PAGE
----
Diploid germ cells produce haploid gametes through meiosis, a unique type of cell division. Independent reassortment of parental chromosomes and their recombination leads to ample genetic variability among the gametes. Importantly, new mutations also occur during meiosis, at frequencies much higher than during the mitotic cell cycles. These meiotic mutations are associated with genetic recombination and depend on double‐strand breaks (DSBs) that initiate crossing over. Indeed, sequence variation among related strains is greater around recombination hotspots than elsewhere in the genome, (...)
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  11. Impact of RNA–Protein Interaction Modes on Translation Control: The Versatile Multidomain Protein Gemin5.Rosario Francisco‐Velilla, Embarc‐Buh Azman & Encarnacion Martinez‐Salas - 2019 - Bioessays 41 (4):1800241.
    The fate of cellular RNAs is largely dependent on their structural conformation, which determines the assembly of ribonucleoprotein (RNP) complexes. Consequently, RNA‐binding proteins (RBPs) play a pivotal role in the lifespan of RNAs. The advent of highly sensitive in cellulo approaches for studying RNPs reveals the presence of unprecedented RNA‐binding domains (RBDs). Likewise, the diversity of the RNA targets associated with a given RBP increases the code of RNA–protein interactions. Increasing evidence highlights the biological relevance of RNA conformation for recognition (...)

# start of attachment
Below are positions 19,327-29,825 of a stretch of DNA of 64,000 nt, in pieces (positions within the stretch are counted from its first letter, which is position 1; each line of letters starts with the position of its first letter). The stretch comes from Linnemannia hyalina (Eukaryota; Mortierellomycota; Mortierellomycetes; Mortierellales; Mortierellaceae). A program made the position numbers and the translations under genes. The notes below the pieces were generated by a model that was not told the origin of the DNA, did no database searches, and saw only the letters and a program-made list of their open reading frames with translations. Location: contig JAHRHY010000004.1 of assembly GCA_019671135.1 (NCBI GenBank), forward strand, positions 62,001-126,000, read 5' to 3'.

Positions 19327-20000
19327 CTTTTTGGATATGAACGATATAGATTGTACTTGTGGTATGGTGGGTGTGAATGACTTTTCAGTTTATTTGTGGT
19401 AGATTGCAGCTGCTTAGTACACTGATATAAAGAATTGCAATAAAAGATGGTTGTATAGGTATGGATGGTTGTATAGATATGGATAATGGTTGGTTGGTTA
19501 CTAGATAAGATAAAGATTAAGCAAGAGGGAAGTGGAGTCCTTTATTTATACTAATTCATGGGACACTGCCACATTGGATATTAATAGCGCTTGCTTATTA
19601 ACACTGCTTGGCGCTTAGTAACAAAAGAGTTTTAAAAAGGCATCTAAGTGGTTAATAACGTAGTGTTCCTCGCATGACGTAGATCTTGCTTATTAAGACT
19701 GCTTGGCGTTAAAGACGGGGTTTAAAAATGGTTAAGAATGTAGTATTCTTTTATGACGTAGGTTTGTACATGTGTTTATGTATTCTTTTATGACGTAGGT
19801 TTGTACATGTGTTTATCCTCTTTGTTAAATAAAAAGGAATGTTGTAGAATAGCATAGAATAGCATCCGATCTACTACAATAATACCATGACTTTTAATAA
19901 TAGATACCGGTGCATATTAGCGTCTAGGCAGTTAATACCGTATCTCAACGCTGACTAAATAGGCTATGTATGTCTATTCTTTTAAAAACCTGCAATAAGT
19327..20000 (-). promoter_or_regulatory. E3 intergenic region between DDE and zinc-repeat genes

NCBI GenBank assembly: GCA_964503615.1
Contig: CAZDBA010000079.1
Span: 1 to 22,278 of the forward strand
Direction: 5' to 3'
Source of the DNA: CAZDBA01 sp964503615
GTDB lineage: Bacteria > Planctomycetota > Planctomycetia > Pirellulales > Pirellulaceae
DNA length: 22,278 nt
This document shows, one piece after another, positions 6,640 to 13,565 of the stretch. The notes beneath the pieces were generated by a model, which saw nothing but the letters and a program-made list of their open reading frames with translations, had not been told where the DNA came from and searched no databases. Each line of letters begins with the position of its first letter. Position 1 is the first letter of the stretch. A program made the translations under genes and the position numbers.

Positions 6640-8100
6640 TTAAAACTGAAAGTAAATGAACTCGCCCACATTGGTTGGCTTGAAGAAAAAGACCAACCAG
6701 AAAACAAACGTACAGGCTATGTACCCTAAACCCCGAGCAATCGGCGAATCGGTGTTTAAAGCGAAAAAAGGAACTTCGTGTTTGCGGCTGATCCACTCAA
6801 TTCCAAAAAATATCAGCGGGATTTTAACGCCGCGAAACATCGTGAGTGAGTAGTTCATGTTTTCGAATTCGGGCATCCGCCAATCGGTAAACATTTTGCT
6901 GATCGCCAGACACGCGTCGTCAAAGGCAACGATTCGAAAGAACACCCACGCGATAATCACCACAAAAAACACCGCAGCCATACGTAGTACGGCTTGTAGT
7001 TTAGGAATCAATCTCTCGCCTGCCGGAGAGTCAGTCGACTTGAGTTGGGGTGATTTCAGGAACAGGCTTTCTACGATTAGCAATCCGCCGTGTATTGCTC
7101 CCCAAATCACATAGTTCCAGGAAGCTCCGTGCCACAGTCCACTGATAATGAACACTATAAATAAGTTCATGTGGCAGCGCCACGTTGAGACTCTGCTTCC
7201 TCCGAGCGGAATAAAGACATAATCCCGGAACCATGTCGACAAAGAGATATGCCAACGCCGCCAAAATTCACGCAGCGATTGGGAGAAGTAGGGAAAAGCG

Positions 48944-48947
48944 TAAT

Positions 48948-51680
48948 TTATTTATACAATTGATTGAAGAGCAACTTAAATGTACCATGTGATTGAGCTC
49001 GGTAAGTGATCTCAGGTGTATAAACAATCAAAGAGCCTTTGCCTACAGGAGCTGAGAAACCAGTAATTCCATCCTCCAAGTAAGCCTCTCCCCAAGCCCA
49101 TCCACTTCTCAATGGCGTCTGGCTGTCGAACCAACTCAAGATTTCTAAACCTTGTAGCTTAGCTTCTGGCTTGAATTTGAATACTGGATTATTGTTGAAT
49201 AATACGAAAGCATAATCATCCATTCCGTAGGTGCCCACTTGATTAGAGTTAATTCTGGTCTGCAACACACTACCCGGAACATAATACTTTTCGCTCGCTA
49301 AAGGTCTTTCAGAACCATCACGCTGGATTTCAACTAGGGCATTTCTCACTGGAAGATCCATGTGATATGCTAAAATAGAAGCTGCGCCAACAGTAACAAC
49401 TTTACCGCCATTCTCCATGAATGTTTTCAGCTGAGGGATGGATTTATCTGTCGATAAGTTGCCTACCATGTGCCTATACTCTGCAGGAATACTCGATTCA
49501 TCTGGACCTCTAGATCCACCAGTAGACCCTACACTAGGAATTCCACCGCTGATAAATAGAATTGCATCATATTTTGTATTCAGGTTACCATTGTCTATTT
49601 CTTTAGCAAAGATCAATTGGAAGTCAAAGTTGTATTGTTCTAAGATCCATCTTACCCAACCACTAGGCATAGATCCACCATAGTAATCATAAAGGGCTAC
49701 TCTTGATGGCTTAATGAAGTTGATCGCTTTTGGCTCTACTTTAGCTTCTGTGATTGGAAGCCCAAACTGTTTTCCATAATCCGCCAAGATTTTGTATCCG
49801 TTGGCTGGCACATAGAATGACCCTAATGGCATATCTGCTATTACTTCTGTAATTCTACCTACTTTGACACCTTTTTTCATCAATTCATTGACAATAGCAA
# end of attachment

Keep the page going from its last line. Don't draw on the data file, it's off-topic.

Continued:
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  12. Too Many False Targets for MicroRNAs: Challenges and Pitfalls in Prediction of miRNA Targets and Their Gene Ontology in Model and Non‐Model Organisms.Arie Fridrich, Yael Hazan & Yehu Moran - 2019 - Bioessays 41 (4):1800169.
    Short (“seed”) or extended base pairing between microRNAs (miRNAs) and their target RNAs enables post‐transcriptional silencing in many organisms. These interactions allow the computational prediction of potential targets. In model organisms, predicted targets are frequently validated experimentally; hence meaningful miRNA‐regulated processes are reported. However, in non‐models, these reports mostly rely on computational prediction alone. Many times, further bioinformatic analyses such as Gene Ontology (GO) enrichment are based on these in silico projections. Here such approaches are reviewed, their caveats are highlighted (...)
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  13. Extracellular Vesicles From Mesenchymal Stem Cells Exert Pleiotropic Effects on Amyloid‐Β, Inflammation, and Regeneration: A Spark of Hope for Alzheimer's Disease From Tiny Structures?Chiara A. Elia, Morris Losurdo, Maria L. Malosio & Silvia Coco - 2019 - Bioessays 41 (4):1800199.
    No cure yet exists for devastating Alzheimer's disease (AD), despite many years and humongous efforts to find efficacious pharmacological treatments. So far, neither designing drugs to disaggregate amyloid plaques nor tackling solely inflammation turned out to be decisive. Mesenchymal stem cells (MSCs) and, in particular, extracellular vesicles (EVs) originating from them could be proposed as an alternative, strategic approach to attack the pathology. Indeed, MSC‐EVs—owing to their ability to deliver lipids/proteins/enzymes/microRNAs endowed with anti‐inflammatory, amyloid‐β degrading, and neurotrophic activities—may be exploited (...)